“It’s not just the product. You’re doing business with other individuals,” he says, noting that kindness, both to the animals and to the customers, is a big factor in how he’s selected his farms. “They’re dependent on us just as much as we are on them.”

Blackbelly has always been known for its technique-driven fine-dining plates. The butcher shop is all about its whole animal butchery, and often stocks cuts that are less familiar to many customers. 

Butchering meat at Blackbelly.

“It’s really not a good business model to have an in-house butcher,” Rosenberg says with a laugh. “But I’ve always wanted Blackbelly to be a place of learning. I think one of the most important skills a chef can have is knowing how to break down animals. We’re also happy to provide instruction as to how to handle the weird cuts.”


The woman often behind the magic is Blackbelly’s head butcher Kelly Kawachi. Originally hailing from Oahu, Hawaii, Kawachi got her early start in fine dining at Alan Wong’s Honolulu, where she spent five years in the rigors of a world-class kitchen. 

“I did a lot of fish butchery,” she says. She moved to Colorado in 2016 with the explicit intent of taking a job at Blackbelly. She worked under head butchers Nate Singer and Isaac Sullenger before taking the role herself in 2021. 

“We source from ranchers we know. We know what they’re feeding their animals. We know their ethics and morals,” Kawachi says. “We’re not competing with the ranchers, we’re working with them. We’re just the go-between, we’re just trying to get the word out.”

In the whole animal butchery program, Kawachi and two other butchers will break down one pig and one lamb per week, alongside a cow per month. “We don’t have 10 tenderloins in the case, because that’s five cows.”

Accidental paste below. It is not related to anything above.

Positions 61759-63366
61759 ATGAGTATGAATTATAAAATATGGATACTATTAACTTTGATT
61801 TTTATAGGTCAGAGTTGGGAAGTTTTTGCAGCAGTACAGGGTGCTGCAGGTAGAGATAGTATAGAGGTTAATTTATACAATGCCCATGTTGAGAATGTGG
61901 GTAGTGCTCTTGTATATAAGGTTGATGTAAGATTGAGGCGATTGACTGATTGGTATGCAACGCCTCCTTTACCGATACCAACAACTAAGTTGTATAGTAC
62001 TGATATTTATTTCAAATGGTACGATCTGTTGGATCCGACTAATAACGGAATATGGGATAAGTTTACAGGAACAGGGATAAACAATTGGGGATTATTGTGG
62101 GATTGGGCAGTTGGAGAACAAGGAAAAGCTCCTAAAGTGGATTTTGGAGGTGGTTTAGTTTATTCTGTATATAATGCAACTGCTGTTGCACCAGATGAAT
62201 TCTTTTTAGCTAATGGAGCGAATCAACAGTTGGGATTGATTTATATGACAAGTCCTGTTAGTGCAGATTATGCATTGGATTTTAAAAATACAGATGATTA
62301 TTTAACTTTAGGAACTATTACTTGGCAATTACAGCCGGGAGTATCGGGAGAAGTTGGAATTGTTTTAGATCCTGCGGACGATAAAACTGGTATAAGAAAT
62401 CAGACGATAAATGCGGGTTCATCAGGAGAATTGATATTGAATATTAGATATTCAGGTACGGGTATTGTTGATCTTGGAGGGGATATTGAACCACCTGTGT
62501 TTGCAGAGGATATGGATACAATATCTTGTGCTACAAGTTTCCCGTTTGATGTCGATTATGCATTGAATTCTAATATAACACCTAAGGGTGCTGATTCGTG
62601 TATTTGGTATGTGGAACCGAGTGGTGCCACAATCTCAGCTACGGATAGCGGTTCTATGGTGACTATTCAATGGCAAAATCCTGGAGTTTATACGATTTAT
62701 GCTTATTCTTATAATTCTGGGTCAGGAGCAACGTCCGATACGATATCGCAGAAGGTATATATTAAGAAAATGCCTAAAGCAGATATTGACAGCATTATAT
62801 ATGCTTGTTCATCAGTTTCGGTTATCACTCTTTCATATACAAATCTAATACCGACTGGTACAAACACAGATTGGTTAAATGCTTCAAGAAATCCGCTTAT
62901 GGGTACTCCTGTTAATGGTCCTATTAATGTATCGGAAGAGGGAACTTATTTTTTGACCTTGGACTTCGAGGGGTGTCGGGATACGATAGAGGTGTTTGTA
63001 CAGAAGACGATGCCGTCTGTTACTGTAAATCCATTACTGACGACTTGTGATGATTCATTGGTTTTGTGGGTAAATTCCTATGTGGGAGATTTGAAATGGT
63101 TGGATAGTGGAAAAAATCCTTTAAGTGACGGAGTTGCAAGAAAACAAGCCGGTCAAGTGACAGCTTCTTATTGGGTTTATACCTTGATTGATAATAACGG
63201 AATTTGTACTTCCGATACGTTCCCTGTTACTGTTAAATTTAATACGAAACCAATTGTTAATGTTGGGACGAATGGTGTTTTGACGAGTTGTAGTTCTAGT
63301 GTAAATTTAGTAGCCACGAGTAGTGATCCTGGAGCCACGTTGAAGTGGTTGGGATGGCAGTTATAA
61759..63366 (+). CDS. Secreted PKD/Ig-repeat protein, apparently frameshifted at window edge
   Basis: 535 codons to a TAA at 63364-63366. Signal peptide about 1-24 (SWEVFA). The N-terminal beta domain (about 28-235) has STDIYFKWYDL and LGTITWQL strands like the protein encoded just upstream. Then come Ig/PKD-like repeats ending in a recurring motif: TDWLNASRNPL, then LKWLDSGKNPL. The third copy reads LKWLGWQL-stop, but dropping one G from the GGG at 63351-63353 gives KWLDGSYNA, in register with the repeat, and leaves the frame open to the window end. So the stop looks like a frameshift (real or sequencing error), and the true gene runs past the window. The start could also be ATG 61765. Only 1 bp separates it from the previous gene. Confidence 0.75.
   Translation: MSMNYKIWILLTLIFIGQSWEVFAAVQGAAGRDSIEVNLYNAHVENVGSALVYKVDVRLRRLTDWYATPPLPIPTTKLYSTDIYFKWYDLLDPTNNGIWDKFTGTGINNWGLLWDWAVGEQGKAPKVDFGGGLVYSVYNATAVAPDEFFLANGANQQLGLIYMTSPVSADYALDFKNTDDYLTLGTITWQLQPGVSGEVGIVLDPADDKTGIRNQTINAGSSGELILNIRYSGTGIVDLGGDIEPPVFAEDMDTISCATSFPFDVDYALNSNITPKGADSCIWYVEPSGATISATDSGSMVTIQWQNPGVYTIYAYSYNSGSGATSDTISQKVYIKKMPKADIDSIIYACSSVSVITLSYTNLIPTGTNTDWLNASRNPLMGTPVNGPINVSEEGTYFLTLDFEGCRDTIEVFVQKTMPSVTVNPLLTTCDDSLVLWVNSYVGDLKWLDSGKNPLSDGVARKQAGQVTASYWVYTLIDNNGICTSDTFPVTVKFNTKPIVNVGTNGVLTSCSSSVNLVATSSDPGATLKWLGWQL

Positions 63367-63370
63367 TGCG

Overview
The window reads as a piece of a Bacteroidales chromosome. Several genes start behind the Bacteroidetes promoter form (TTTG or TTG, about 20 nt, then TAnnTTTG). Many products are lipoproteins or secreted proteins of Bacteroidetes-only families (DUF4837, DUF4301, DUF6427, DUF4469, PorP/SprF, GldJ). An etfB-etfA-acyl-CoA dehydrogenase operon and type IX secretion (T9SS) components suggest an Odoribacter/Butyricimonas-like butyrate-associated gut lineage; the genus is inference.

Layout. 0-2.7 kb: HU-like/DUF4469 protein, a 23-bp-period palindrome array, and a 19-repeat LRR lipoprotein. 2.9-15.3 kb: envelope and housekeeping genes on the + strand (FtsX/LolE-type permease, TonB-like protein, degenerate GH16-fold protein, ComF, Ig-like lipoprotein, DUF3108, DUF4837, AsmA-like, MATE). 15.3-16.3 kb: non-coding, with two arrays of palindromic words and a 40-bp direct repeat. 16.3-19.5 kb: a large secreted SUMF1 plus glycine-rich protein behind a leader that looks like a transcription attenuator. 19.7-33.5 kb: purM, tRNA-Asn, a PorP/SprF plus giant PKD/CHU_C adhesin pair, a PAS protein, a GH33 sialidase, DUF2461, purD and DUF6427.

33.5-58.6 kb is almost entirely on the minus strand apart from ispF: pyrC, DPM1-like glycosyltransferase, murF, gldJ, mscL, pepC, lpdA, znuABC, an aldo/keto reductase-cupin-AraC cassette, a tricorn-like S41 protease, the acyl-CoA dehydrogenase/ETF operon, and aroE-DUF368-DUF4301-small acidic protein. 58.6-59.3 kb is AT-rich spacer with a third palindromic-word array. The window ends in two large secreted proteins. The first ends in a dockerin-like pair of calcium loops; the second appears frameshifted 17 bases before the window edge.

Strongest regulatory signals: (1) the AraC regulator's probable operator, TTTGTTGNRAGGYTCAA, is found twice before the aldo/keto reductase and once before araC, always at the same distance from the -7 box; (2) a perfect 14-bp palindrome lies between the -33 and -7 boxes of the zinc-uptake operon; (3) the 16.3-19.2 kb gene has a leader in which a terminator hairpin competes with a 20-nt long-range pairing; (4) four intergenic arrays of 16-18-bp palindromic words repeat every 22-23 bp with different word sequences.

Though Kawachi says that one of her big contributions is that she can point customers in the direction of items they might not know but which can still fit their price range and cooking plans.


MYP Chef Samuel McCandless from Corrida.

Samuel McCandless is a lifelong chef who has lent his talents to kitchens across Boulder, including multiple stints at Frasca and heading up the kitchen at the now-shuttered Arcana. But it wasn’t until he started at Corrida (1023 Walnut St., Unit 400, Boulder) that he began to truly believe in beef. 

“I was a vegan for a year and a half,” he says.

Corrida is largely inspired by the famous Spanish house of beef El Capricho, a temple of fine meats that McCandless visits once a year. The chef is serious about his sourcing, relying on eight ranches, three of which are in Colorado, to supply a menu of aged steaks and Spanish tapas.

“What we’re really into in beef is the boutique finish,” says McCandless, noting that many of the cows he sources are raised on grass but are switched to either oats, barley, spent grains or organic corn for the last 90 to 180 days of their life. “It’s like returning to how food should be. I know I want to eat a healthy animal. I know I want to eat food with intention.”

While each place acts independently, they all have been part of a system that has grown together. 

“Samuel [McCandless] was the first guy who ever tried our lamb at a commercial level,” says Buckner, remembering when chef McCandless ordered some early pieces while still at Frasca. 

“And I buy my meat at Blackbelly,” adds McCandless.